But the long-term decline of the U.S. economy has been greatly exaggerated. America is coming back stronger, better, and faster than nearly anyone expected—and faster than most of its international rivals. The Dow Jones industrial average, hovering near 11,000, is up 70 percent in the past year, and auto sales in the first quarter were up 16 percent from 2009. The economy added 162,000 jobs in March, including 17,000 in manufacturing. The dollar has gained strength, and the United States is back to its familiar position of lapping Europe and Japan in growth. Among large economies, only China, India, and Brazil are growing more rapidly than the United States—and they're doing so off a much smaller base.
I guess so. I mean, I'm glad somebody's excited. This is all very well and good, but it kind of seems like small potatoes to me. I still stand by my skeptical conclusion from Crazy Rant #2: what's the end game here?

You've Come A Long Way, Buddha: With a little help from Tiger Woods and PBS, Buddhism may finally shake its counterculture image - Wen Stephenson

As if Tiger Woods didn't stand out enough as it is. Stephenson writes, "That Woods was raised Buddhist is nothing remarkable; what's striking is the down-to-earth, family-guy image of Buddhism projected in his comeback campaign." Wait, what do you mean, "not remarkable"? He's the world's greatest golfer, he's black, and now you're telling me he was raised Buddhist?

The Pope Is Not Above The Law: The crimes within the Catholic Church demand justice - Christopher Hitchens

Finally, Christopher Hitchens continues to write about the pope as if someone in the Catholic Church actually cares what Christopher Hitchens thinks. But I'm amused, particularly by headlines such as "The pope's entire career has the stench of evil about it," and his brief forays into fiction:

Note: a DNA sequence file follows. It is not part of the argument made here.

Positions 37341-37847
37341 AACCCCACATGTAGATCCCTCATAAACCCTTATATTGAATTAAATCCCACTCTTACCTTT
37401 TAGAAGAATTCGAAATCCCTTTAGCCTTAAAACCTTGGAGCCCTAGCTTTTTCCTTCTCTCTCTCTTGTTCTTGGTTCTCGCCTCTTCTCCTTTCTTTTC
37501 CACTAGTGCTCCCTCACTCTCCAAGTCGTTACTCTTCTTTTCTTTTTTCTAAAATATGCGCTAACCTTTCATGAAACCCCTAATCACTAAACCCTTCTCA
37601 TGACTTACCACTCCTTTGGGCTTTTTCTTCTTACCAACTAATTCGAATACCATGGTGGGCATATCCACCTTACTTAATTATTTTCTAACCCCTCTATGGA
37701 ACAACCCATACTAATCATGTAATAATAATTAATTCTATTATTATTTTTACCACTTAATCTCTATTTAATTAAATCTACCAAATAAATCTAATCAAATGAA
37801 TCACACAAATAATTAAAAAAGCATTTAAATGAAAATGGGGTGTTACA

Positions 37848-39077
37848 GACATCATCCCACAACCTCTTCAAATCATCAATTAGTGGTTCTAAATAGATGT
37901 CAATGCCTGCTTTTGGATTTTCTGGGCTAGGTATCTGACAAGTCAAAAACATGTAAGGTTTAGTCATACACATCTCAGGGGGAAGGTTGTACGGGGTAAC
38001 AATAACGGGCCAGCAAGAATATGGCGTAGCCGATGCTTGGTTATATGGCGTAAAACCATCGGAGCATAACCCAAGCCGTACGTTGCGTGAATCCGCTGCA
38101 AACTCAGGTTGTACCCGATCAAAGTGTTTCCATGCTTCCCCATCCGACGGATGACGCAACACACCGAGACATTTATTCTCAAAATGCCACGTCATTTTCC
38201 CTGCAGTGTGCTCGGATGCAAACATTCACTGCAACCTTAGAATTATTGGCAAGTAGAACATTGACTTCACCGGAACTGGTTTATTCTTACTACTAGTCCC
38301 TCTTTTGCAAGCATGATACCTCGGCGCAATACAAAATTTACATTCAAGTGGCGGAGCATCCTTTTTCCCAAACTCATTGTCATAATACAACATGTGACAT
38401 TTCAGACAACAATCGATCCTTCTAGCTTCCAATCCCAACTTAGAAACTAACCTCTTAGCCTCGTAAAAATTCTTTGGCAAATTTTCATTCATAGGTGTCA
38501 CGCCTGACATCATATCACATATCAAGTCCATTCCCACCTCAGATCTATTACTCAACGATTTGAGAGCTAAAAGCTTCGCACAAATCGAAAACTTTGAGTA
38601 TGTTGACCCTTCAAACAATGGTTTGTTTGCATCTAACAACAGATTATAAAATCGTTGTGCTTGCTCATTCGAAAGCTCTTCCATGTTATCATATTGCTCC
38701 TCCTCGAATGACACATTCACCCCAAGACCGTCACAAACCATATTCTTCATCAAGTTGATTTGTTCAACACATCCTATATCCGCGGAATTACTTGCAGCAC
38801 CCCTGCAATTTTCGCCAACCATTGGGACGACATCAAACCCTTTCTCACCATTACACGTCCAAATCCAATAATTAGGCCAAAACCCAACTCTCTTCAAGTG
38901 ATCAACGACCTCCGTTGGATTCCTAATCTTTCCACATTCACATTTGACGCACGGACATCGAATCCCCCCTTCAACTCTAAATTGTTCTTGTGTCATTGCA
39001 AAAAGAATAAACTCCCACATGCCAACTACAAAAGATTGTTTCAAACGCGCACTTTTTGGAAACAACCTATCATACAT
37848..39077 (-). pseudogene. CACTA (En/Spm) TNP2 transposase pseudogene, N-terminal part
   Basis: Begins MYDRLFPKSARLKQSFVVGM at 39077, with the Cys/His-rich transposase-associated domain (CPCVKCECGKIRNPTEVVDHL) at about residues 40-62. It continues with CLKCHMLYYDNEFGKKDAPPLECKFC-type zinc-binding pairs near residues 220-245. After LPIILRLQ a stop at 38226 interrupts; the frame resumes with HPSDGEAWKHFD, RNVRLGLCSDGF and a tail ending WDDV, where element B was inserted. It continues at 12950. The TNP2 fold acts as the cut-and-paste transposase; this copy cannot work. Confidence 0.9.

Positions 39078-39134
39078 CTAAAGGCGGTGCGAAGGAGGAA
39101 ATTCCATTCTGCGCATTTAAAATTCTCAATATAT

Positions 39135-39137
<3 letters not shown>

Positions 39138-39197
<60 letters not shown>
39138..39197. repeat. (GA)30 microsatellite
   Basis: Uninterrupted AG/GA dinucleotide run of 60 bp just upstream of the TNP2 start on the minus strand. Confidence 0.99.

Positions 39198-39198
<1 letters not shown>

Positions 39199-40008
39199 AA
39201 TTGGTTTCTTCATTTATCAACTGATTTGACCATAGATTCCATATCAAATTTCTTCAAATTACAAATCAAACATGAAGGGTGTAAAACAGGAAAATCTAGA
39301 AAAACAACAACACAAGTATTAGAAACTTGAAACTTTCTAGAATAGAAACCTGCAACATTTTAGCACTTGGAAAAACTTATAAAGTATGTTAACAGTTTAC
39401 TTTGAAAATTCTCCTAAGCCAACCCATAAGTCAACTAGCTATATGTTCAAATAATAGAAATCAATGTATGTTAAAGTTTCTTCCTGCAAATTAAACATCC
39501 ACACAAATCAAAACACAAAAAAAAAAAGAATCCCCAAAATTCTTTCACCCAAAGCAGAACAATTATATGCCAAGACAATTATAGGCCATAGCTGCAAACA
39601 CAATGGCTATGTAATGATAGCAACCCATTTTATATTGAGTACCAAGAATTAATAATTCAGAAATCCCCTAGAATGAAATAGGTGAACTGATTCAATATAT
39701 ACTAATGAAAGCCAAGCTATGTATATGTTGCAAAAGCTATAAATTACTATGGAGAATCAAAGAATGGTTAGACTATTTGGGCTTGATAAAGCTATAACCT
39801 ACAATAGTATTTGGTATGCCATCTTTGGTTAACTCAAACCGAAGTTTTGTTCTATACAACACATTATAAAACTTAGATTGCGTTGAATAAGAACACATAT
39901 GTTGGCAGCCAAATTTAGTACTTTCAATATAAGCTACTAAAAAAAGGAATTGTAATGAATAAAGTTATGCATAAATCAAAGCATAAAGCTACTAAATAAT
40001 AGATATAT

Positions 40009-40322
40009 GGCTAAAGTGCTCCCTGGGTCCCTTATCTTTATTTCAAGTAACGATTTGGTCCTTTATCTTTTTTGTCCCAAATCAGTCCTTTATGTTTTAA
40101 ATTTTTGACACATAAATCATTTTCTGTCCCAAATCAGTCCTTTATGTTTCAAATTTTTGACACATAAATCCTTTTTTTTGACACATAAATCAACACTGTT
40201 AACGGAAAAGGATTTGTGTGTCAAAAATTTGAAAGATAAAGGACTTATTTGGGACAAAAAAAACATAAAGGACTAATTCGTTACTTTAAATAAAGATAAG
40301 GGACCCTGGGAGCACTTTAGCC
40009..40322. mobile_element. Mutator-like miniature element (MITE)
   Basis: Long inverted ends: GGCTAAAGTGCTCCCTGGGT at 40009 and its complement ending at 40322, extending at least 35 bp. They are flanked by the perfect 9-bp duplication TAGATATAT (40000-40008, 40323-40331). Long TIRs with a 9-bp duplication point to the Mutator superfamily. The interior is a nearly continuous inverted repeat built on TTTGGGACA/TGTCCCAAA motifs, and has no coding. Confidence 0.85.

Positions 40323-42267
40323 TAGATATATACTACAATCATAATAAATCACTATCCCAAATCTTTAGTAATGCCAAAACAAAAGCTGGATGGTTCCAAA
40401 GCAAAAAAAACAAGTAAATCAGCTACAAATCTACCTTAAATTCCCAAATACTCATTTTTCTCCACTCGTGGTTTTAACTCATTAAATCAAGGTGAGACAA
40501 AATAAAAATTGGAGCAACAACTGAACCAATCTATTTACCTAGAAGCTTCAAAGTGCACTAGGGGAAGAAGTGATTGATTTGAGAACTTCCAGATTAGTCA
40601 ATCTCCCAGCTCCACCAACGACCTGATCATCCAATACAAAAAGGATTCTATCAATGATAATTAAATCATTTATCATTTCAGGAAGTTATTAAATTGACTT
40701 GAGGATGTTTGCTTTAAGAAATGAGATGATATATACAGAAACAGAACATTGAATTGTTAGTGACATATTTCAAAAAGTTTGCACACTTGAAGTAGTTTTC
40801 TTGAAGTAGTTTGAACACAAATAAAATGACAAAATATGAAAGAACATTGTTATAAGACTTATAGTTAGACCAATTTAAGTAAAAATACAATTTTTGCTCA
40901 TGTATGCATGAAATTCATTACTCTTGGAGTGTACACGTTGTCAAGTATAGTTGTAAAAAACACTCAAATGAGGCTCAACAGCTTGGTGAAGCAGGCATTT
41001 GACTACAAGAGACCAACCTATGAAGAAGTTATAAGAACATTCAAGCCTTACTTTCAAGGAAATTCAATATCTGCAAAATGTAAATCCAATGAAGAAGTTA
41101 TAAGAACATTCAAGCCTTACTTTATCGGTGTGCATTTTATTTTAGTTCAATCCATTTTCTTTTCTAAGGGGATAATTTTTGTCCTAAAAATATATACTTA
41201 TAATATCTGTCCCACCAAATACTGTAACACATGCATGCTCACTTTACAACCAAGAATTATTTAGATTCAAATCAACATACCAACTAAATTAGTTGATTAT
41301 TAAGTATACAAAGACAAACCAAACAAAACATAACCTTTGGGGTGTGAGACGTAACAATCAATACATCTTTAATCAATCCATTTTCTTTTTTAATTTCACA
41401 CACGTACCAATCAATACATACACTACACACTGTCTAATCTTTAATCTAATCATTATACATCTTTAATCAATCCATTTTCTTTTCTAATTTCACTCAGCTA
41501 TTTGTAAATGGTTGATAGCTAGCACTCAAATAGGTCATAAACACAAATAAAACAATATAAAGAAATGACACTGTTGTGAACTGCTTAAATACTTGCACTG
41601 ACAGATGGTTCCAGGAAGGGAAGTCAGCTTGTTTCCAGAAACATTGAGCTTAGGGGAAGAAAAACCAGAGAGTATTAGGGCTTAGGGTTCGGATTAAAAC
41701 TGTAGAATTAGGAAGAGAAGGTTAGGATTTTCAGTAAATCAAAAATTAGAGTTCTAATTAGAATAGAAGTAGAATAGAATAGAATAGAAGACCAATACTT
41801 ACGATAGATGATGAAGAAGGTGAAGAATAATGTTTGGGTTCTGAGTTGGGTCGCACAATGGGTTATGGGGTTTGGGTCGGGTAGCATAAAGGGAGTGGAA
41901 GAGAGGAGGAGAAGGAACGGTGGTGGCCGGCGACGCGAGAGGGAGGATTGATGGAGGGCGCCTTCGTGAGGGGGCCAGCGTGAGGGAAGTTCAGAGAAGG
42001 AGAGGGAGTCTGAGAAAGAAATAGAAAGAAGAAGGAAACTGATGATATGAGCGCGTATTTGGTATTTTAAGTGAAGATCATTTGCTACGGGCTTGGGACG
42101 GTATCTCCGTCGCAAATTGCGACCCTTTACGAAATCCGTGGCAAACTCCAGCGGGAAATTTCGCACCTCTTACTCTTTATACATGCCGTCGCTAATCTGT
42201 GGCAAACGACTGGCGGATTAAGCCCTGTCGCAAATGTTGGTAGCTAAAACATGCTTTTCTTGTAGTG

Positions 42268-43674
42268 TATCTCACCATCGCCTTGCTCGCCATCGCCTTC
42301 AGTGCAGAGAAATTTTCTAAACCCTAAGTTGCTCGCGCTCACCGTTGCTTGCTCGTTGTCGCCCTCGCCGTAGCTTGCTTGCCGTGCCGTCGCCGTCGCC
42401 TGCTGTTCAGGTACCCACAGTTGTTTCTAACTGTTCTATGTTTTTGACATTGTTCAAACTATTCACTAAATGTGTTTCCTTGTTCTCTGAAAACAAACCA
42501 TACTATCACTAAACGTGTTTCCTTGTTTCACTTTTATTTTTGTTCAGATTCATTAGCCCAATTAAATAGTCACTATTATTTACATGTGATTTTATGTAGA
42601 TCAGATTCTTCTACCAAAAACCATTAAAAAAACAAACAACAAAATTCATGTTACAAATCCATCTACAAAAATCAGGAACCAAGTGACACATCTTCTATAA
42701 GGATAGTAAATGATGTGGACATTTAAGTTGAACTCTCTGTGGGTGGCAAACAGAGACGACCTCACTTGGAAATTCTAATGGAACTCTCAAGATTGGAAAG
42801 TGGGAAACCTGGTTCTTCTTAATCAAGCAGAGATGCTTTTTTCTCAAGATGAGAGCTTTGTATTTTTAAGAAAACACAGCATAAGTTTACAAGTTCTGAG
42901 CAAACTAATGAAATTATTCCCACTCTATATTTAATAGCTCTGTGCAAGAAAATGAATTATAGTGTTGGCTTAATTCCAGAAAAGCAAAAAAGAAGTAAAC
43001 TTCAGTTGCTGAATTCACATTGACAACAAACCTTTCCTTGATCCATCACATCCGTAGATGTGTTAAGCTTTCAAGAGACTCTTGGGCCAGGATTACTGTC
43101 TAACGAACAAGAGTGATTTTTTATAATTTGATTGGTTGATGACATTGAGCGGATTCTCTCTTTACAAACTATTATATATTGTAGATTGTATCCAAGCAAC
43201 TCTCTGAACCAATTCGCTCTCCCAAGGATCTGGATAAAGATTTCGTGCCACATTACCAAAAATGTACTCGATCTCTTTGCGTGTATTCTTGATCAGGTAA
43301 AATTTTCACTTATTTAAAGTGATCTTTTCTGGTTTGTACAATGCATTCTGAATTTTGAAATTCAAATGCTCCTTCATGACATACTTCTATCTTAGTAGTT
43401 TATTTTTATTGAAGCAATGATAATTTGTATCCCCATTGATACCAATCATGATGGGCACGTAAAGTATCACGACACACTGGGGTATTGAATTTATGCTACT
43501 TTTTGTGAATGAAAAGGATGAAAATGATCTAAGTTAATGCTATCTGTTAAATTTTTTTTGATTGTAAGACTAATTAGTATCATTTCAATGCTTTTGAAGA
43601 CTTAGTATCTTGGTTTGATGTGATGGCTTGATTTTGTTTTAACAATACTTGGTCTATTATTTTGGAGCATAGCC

Here's a little thought experiment on practical ethics. Suppose that you are having a drink with a new acquaintance and the subject of law-breaking comes up. "Ever been in any trouble with the authorities?" You may perhaps mention your arrest at a demonstration, your smuggling of excess duty-free goods, that brush with the narcotics people, that unwise attempt at insider trading. Your counterpart may show a closer acquaintance with the criminal justice system. He once did a bit of time for forgery, or for robbery with a touch of violence, or for a domestic dispute that got a bit out of hand. You are still perhaps ready to have lunch next Friday. But what if he says: "Well, I once knew a couple who trusted me as their baby sitter. Two little boys they had—one of 12 and one of 10. A good bit of fun I had with those kids when nobody was looking. Told them it was our secret. I was sorry when it all ended." I hope I don't seem too judgmental if I say that at this point the lunch is canceled or indefinitely postponed. And would you feel any less or any more revulsion if the man went on to say, "Of course, I wasn't strictly speaking in any trouble with the law. I'm a Catholic priest, so we don't bother the police or the courts with that stuff. We take care of it ourselves, if you catch my meaning."
Good luck, Hitch.